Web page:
Virus pandemic is top news story of 2020 in West Virginia

FILE - In this Jan. 8, 2020, file photo, West Virginia Gov. Jim Justice delivers his annual State of the State address in the House Chambers at the state capitol in Charleston, W.Va. Justice said he would get a coronavirus shot on Monday, Dec. 14. He will be vaccinated on the same day the first doses shipped nationwide for health workers and people in long-term care centers.

In a move widely expected, Gov. Jim Justice announced Wednesday that the resumption of high school sports in West Virginia has been put on hold again, moving the start date from Jan. 11 to March 1.

The move comes as no surprise with the Covid-19 infection rate in the state showing little sign of slowing down and the color map, which determines which counties and schools can play, getting darker each week.

The move put the Secondary School Activities Commission, the body that governs high school sports, in the challenging position of fitting in swimming, boys and girls basketball, wrestling, softball, baseball and track and field into a condensed three-month period.

"We'll be meeting with coaches committees early in the week to kind of listen to their opinions before we generate a schedule at this point," SSAC executive director Bernie Dolan said. "We haven't had a chance to meet and put a plan together yet."

Justice's announcement was unclear as to whether March 1 is the target date for practice or games to begin, but he also announced students will return to schools on Jan. 19 with high schools in red on the color map being the exception. That opens up a sliver of hope that practices and tryouts could commence beforehand, though it's doubtful.

"My hope is we can start the games the beginning of March," Dolan said. "I'm hopeful, and I'll try to bring that up, but realistically I think they're saying that's probably the first day of practice."

If the target date of March 1 sticks and is indeed the start of practice and conditioning, as opposed to the start of games, it forces the SSAC to maneuver and fit two seasons that normally don't overlap for long into one, which has brought up the question as to whether or not winter sports would be on the chopping block as a whole. Dolan remains optimistic that they'll be able to get everything in, pointing to neighboring states that have committed to and mapped out a similar process.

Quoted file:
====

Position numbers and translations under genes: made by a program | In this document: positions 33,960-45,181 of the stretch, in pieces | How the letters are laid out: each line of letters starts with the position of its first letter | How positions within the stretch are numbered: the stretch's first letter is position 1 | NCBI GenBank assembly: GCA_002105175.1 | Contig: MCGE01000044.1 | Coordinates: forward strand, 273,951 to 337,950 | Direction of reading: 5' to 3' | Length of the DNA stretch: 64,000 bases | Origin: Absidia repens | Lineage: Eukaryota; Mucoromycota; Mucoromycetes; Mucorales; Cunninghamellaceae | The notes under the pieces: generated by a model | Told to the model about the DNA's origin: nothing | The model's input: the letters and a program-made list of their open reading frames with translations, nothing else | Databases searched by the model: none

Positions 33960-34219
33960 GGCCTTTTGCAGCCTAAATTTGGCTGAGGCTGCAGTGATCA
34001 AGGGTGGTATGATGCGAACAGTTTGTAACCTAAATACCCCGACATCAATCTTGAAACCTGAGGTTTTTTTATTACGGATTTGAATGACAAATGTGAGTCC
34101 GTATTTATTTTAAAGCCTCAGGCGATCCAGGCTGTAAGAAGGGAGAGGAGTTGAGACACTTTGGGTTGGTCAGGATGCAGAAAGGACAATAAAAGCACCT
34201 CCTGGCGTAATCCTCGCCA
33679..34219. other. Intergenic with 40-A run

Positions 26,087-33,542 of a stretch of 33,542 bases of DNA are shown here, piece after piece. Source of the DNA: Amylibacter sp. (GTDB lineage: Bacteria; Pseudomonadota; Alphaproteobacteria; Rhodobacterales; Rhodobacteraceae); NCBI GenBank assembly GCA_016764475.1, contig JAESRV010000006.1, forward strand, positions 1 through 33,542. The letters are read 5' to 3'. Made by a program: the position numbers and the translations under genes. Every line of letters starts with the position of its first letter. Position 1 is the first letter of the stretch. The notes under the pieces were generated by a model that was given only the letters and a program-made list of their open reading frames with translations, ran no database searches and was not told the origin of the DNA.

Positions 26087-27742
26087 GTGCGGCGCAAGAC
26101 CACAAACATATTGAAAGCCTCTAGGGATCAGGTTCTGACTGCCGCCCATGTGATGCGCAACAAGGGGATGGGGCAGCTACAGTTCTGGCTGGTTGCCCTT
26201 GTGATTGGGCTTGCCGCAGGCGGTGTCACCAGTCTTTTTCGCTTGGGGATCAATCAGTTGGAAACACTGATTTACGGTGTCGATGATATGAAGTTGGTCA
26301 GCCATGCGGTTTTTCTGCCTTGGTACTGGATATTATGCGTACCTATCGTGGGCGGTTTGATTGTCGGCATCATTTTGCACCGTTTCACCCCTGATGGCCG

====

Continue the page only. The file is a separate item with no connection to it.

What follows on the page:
"I think both of them will have an abbreviated season and there will be overlap," Dolan said. "We usually have some overlap because March 1 is usually the start date for spring sports and we're usually into the basketball tournament until the 20th. So we usually have about a three-week overlap and it might be a five- or six-week overlap this year.

"It looks like we have about 18 weeks to get two seasons in. In Virginia, it's similar where they're trying to get three seasons in two. I think we'll try to have a modified season. We want to keep in mind that basketball didn't really have a tournament but spring didn't get anything last year so we'll keep that in mind as we're making this schedule."

Another issue that comes into question, provided that time comes, is where will championships be held. The SSAC was fluid with football, moving it from Wheeling to Charleston before the Super Six was canceled as a whole. A similar situation could occur with no guarantees the SSAC will be able to book the Civic Center in April or May, or that the venue's capacity will be needed. Dolan notes that they will explore all options, but wants the experience to retain its luster.

"One thing we're looking at is even if we're at the Civic Center, we're going to have limited attendance," Dolan said. "We might be able to go to other venues we might not normally be able to use because we could've had 8,000 or 9,000 people in a session. We're probably not going to have that this year because of all the limitations, so it brings us back a facility that we might be able to use that's not that. But we're going to work closely with the Civic Center to make sure dates are available.

"I don't want to diminish the tournament, but if we move beyond March, Marshall, the Civic Center, WVU they might all come in play now. But you also have the Beckley Armory and the Wheeling Civic Center which could hold limited attendance. I think what we'll have to to do is work with our coaches and athletic directors to figure out a schedule and with that start looking at what facilities would be available."

Venues for the championships could become a logistical issue, but area schools and administrations are already discussing the in-season hurdles they'll have to clear from transportation, officials, administration and even participation.

"The officials are going to be a problem," Greenbrier West athletic director and boys basketball coach Jared Robertson said. "I know a lot of officials do multiple sports so they'll have to pick and choose where they go when they'll probably be needed in multiple places. Sometimes, with us being a Class A school, we struggle with numbers already and guys that do one sport do numerous sports down here. I hate the thought of a kid having to choose one sport or the other. That's definitely a concern. On the administrative side the principal has come to me concerned with getting administrators for events. I don't think they would look forward to covering all the home events.

"On the transportation side, in Greenbrier County we're lucky that we have the option of private transportation. It's a headache with insurance and paperwork, but a lot of counties don't have that option so they're restricted to what transportation the school can provide. Another issue is figuring out where everyone would be able to practice, especially if there's a rainy day and you can't practice outside.

"There's going to be a lot we're going to have to figure out when we know more."

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